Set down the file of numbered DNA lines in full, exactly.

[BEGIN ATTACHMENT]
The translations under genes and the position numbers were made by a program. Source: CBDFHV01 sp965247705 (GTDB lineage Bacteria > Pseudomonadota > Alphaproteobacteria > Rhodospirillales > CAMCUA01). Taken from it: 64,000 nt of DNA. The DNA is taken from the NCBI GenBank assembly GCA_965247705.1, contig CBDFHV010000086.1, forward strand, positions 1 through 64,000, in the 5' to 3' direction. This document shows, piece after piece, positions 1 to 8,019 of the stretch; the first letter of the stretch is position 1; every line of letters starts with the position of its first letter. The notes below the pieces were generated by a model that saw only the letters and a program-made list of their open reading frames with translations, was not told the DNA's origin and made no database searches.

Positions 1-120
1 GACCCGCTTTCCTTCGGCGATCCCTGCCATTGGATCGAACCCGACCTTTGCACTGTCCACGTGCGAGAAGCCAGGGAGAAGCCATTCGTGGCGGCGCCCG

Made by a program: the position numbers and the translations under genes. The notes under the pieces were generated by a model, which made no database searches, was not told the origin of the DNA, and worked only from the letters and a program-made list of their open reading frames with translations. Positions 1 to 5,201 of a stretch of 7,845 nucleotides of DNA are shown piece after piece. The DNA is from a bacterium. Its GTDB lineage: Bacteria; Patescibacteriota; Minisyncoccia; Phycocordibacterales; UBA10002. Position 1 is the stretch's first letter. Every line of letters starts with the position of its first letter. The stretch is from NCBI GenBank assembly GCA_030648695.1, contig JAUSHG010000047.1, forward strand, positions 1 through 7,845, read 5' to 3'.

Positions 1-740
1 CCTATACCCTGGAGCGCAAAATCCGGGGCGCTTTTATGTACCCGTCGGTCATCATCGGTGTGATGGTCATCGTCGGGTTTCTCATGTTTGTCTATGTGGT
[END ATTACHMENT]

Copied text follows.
The translations under genes and the position numbers were made by a program. Source: CBDFHV01 sp965247705 (GTDB lineage Bacteria > Pseudomonadota > Alphaproteobacteria > Rhodospirillales > CAMCUA01). Taken from it: 64,000 nt of DNA. The DNA is taken from the NCBI GenBank assembly GCA_965247705.1, contig CBDFHV010000086.1, forward strand, positions 1 through 64,000, in the 5' to 3' direction. This document shows, piece after piece, positions 1 to 8,019 of the stretch; the first letter of the stretch is position 1; every line of letters starts with the position of its first letter. The notes below the pieces were generated by a model that saw only the letters and a program-made list of their open reading frames with translations, was not told the DNA's origin and made no database searches.

Positions 1-120
1 GACCCGCTTTCCTTCGGCGATCCCTGCCATTGGATCGAACCCGACCTTTGCACTGTCCACGTGCGAGAAGCCAGGGAGAAGCCATTCGTGGCGGCGCCCG

Made by a program: the position numbers and the translations under genes. The notes under the pieces were generated by a model, which made no database searches, was not told the origin of the DNA, and worked only from the letters and a program-made list of their open reading frames with translations. Positions 1 to 5,201 of a stretch of 7,845 nucleotides of DNA are shown piece after piece. The DNA is from a bacterium. Its GTDB lineage: Bacteria; Patescibacteriota; Minisyncoccia; Phycocordibacterales; UBA10002. Position 1 is the stretch's first letter. Every line of letters starts with the position of its first letter. The stretch is from NCBI GenBank assembly GCA_030648695.1, contig JAUSHG010000047.1, forward strand, positions 1 through 7,845, read 5' to 3'.

Positions 1-740
1 CCTATACCCTGGAGCGCAAAATCCGGGGCGCTTTTATGTACCCGTCGGTCATCATCGGTGTGATGGTCATCGTCGGGTTTCTCATGTTTGTCTATGTGGT